Kabarebe meets military attachés, advises on conflicts

The Minister of Defence, James Kabarebe, has called on visiting African Military and Defence Attachés to use their platform to get to the root cause of the persisting conflicts in the Great Lakes region.
The military attachés pay tribute to Genocide victims at the  Kigali Genocide Memorial Centre yesterday. The New Times/ Timothy Kisambira.
The military attachés pay tribute to Genocide victims at the Kigali Genocide Memorial Centre yesterday. The New Times/ Timothy Kisambira.

The Minister of Defence, James Kabarebe, has called on visiting African Military and Defence Attachés to use their platform to get to the root cause of the persisting conflicts in the Great Lakes region.

The delegation that met Minister Kabarebe at his office in Kimihurura is composed of 30 military attaches representing 27 African countries at African Union in Ethiopian are under Military Attachés Association (MAA).

Other members of the delegation are attachés representing international organisations, also at the AU.

They are in the country, since yesterday, for a five-day workshop where they are expected to brainstorm on conflicts in Africa and come up with best ways to mitigate them.

The workshop opens today at the Rwanda Peace Academy in Musanze, Northern Province.

Kabarebe said it was important for the officers to acclimatise themselves with the conflict situation in the region, which he said would help them in coming up with practical solutions.

“Conflicts get persistent because the solution prescribed is not based on the root cause of the problem,” he said, insisting that getting to the root of each conflict should be paramount.

Sharing information

He emphasised that the Rwandan officers should openly share information about Rwanda with the military attachés, saying it would help enrich their understanding about Rwanda’s history as well as that of the region.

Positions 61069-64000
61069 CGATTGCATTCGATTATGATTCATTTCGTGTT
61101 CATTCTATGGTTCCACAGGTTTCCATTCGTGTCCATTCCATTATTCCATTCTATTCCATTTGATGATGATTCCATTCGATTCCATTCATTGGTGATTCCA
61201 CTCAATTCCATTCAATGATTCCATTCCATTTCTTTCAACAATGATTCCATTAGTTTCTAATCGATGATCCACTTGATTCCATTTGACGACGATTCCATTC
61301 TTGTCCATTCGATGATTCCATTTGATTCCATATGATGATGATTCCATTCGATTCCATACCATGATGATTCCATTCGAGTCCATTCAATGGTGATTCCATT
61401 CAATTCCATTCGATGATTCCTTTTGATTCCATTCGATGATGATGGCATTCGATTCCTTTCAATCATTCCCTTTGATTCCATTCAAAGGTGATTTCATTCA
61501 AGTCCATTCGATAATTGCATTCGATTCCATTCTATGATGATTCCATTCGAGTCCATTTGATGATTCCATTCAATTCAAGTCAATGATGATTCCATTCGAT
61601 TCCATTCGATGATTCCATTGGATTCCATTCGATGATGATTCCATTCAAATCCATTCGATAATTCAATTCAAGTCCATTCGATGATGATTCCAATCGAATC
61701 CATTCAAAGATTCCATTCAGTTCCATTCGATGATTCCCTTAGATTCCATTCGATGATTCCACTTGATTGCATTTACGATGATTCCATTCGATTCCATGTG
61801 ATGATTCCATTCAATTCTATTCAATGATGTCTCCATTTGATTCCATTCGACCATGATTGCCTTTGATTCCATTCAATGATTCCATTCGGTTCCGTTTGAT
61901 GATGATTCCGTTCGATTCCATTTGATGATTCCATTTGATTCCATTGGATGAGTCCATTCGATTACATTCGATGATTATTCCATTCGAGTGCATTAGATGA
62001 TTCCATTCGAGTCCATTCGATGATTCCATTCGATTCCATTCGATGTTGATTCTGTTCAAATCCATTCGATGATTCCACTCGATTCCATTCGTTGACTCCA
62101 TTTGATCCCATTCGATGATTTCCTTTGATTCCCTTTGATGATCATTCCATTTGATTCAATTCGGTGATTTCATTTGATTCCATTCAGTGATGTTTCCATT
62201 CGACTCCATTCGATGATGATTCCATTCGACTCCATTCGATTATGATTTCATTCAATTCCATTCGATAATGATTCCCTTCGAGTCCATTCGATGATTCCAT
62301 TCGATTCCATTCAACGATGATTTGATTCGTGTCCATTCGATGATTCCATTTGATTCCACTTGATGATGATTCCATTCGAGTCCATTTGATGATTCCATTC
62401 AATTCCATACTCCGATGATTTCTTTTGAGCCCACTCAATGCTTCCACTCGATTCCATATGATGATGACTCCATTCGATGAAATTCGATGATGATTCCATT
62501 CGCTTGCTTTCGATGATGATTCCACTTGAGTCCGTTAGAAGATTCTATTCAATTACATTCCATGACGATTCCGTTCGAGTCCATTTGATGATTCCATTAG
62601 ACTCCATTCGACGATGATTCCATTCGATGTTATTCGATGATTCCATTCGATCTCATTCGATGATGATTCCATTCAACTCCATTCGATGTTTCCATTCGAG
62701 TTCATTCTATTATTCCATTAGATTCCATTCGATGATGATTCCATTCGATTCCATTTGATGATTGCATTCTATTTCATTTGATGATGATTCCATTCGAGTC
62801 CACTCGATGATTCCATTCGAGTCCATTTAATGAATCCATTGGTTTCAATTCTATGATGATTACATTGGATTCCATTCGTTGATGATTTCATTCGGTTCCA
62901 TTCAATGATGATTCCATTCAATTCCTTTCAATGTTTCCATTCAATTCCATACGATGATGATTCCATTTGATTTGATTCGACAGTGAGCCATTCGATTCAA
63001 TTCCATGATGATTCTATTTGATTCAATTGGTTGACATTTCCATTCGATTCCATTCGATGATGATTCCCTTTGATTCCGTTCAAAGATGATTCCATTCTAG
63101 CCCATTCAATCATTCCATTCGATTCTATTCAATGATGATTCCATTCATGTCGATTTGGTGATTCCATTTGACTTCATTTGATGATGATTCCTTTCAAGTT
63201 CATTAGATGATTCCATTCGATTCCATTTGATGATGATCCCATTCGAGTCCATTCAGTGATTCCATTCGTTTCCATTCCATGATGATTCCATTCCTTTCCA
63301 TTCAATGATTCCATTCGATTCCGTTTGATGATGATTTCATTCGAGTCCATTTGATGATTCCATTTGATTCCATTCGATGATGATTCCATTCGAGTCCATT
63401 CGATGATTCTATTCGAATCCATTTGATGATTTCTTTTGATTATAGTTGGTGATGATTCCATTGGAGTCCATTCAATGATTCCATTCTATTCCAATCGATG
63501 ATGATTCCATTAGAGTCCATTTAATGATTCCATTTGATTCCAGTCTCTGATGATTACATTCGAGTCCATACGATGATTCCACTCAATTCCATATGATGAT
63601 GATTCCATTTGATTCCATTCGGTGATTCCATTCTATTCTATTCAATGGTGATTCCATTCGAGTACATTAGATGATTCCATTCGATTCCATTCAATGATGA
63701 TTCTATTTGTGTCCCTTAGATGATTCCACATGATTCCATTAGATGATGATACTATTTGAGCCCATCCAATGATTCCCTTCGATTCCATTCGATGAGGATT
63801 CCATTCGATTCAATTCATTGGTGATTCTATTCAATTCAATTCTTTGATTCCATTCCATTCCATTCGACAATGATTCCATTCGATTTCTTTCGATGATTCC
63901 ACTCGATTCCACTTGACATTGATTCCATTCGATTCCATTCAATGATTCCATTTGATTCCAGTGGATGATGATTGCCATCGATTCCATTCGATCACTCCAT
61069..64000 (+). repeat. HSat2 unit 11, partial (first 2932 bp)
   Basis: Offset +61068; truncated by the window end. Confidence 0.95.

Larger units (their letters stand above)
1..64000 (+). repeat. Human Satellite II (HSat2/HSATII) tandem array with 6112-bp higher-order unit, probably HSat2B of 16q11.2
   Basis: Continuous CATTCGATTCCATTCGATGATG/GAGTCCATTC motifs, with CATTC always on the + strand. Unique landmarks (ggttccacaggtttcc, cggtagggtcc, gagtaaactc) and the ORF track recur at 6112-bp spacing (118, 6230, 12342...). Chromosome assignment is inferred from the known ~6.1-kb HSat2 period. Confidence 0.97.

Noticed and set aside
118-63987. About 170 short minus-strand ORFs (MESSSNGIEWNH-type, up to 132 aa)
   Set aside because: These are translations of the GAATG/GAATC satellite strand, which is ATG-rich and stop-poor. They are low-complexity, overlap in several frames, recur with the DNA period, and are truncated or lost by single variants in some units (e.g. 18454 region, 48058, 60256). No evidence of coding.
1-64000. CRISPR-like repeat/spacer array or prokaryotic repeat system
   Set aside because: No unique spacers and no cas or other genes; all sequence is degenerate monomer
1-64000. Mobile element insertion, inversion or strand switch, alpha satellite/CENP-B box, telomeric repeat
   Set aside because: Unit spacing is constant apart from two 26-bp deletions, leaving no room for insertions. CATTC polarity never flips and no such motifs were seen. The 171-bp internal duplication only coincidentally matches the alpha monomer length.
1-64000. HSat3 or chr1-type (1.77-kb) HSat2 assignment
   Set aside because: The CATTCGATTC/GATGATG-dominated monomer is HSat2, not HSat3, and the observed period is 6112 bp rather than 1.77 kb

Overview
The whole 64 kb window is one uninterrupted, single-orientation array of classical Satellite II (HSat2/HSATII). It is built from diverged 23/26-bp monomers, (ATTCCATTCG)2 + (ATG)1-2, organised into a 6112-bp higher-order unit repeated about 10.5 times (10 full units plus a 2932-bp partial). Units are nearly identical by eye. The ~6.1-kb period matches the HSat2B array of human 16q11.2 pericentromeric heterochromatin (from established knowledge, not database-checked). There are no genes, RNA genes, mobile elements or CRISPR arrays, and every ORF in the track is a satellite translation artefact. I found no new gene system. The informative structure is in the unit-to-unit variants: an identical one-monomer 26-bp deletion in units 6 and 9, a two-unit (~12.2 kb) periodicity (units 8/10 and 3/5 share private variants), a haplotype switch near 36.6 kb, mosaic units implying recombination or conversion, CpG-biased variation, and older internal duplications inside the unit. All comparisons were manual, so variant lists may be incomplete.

In an interview the Dean of tMilitary Attachés Association, Brig. Gen. Vincent Nungwe, said  conflicts in African continue to persevere mainly because of lack of good governance.

 “We want to know how Rwanda has managed to overcome the challenges that led to the 1994 Genocide; from what we have seen so far, I think Rwanda is a role model when it comes to good governance,” he said.

The visit to Rwanda is part of the annual programme dubbed “African Tour Project” that the association initiated last year and it’s the first of its kind.

One of the objectives of the association is to enhance exchange of ideas, interaction and ability to influence peace and security policies affecting the African continent.

Some of the key topics to be discussed include politics in post-Genocide Rwanda, conflict and insecurity predicament in the Great Lakes Region: underlying causes and solutions, a brief on the security situation in Rwanda and Eastern DRC, good governance and development: the case study of post- Genocide Rwanda, among others.

The delegation yesterday visited Kigali Genocide memorial and Gako Peacekeeping Training Centre before heading to Northern Province.

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